The Anatomy of a Sale or Lease: Part 1, Preparation and Pricing

The Anatomy of a Sale or Lease: Part 1, Preparation and Pricing

We thought it might be interesting to our readers to walk through the process of selling or leasing a property. In this three-part series, we will touch on important factors that can affect the success of a transaction.

As with most business transactions, preparation can improve the sale or leasing process and likelihood of success – or at least minimize failure.

First, we try to understand the owner’s short-term and long-term objectives and discuss a realistic timeline. Next, we take a critical look at the property.

Much like staging a house to sell, prepping a property for sale or lease can be very important.

Outside of the building, we look at landscaping and parking lots.

Are they up to date and in good shape or overgrown and in need of repair? On the inside we look for burned out light bulbs, stained ceiling tiles, walls in need of repair or a fresh coat of paint, stained or damaged carpet and clutter.

Addressing or fixing these smaller items will often result in higher prices and/or quicker sales or leases. Too many property owners hesitate to spend a few dollars on these cosmetic improvements at the expense of their prospect’s first impression. Optics count.

Pricing is one of the most critical factors in a successful sale or lease. Pricing can be affected by the age and condition of major building components such as the roof and HVAC systems. Owners will need to consider whether it makes sense to get an inspection report to put buyers at ease or go ahead and repair or replace these items. If the property is an investment property, we might consider whether the lease terms can be extended to give a buyer more security and attract more buyers and a lower cap rate, resulting in a higher price.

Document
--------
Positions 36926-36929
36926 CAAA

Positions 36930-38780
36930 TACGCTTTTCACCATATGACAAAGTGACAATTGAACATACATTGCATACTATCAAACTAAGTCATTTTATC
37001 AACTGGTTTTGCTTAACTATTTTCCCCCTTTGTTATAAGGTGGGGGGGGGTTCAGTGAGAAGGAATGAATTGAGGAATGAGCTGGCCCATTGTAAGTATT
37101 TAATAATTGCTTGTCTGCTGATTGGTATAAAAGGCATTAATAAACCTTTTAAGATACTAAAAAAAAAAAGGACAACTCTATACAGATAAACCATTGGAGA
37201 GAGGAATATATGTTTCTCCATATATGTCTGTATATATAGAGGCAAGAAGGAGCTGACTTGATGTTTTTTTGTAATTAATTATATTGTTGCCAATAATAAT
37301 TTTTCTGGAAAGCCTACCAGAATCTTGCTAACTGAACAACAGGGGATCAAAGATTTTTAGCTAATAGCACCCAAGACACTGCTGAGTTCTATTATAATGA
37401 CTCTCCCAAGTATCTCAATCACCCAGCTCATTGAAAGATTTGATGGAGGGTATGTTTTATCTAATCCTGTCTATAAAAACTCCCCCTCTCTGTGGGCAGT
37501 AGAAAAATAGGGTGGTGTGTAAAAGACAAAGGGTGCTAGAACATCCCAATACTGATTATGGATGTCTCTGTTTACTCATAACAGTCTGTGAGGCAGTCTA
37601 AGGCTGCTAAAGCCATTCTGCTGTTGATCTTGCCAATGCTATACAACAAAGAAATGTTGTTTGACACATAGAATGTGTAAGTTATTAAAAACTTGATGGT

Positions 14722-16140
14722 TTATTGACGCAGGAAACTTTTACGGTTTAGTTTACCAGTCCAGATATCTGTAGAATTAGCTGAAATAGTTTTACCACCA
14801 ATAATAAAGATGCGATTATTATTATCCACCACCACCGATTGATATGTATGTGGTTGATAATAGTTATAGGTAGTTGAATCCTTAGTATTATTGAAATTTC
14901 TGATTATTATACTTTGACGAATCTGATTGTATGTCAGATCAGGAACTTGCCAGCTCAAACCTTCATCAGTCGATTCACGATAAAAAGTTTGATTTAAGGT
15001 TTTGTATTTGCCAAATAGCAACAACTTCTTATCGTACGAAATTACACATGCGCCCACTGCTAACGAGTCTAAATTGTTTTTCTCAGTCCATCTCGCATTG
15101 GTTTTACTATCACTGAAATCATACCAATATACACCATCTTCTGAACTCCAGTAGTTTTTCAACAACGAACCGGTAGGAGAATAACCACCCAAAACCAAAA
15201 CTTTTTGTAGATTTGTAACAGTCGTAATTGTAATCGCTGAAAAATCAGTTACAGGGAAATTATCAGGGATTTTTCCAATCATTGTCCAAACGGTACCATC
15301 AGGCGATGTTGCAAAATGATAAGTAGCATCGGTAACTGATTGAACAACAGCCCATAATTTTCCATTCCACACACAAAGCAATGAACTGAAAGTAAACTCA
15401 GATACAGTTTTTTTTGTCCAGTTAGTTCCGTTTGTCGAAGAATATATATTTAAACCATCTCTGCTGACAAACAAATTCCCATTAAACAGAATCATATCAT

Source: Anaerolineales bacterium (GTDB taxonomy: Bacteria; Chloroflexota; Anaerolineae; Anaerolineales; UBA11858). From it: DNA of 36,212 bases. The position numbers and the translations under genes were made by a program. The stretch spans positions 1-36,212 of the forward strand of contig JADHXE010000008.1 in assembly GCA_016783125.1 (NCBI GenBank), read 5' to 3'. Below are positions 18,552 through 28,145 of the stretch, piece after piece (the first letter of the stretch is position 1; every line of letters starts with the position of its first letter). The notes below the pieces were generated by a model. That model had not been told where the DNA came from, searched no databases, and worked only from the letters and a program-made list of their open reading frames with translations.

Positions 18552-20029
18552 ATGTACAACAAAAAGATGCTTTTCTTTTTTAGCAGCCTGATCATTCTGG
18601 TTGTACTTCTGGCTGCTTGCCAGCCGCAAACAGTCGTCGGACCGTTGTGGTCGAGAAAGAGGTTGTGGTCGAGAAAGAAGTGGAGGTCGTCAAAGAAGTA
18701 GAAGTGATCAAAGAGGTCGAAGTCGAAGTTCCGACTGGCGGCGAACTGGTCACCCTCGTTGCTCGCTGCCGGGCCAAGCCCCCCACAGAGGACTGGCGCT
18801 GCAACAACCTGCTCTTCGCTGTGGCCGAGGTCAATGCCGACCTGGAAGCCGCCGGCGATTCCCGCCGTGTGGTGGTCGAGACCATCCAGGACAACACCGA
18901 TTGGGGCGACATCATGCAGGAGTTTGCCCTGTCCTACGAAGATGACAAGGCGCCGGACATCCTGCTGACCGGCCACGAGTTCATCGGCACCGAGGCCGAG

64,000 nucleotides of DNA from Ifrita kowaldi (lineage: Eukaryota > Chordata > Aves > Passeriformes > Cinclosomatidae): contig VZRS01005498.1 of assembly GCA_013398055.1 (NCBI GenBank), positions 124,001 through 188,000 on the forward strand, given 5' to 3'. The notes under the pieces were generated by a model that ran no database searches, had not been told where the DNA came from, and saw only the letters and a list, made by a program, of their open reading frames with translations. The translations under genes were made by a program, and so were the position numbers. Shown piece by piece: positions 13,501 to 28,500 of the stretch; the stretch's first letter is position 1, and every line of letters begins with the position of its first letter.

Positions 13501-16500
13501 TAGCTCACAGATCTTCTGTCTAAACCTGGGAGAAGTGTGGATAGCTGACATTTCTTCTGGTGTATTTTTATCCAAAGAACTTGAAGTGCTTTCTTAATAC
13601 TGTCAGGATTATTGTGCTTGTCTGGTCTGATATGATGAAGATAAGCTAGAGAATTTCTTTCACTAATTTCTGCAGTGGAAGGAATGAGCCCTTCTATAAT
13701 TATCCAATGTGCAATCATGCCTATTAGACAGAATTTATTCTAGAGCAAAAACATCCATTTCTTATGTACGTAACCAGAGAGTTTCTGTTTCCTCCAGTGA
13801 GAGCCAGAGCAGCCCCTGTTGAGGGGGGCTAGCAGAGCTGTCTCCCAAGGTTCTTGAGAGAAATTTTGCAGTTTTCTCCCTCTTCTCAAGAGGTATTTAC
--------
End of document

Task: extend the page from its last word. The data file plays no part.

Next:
We research comparable properties and analyze differentiators including location, functionality, property condition, market conditions at the time, and other characteristics depending on the type of property. As brokers, we recognize that all sellers and landlords want to get the highest sale or lease price possible, and we work hard to accomplish that for our clients.

However, pricing is a balancing act. Over-pricing can damage the process.

Some owners get too hung up on getting the highest price while overlooking the holding costs and detrimental effects of a property that has been on the market for too long.

On the other hand, we have been surprised. A buyer who needs to fill a 1031 exchange or a neighboring property owner who really needs the property for expansion may pay a premium price. It is never our intention to price a property low, however, a property priced more than 10 to 15% too high may discourage many prospective buyers from even considering it. In a very competitive market for larger Investment grade properties, particularly apartments or self-storage facilities, we have seen properties go on the market unpriced with a call for offers.

This works well if you have multiple interested buyers in your property. A call for offers brings an auction-like atmosphere and produces the best results. For questions about the sales or leasing process or to get help preparing and pricing your property, contact one of our team members.

 

Continue to Part 2: Marketing & Negotiating Terms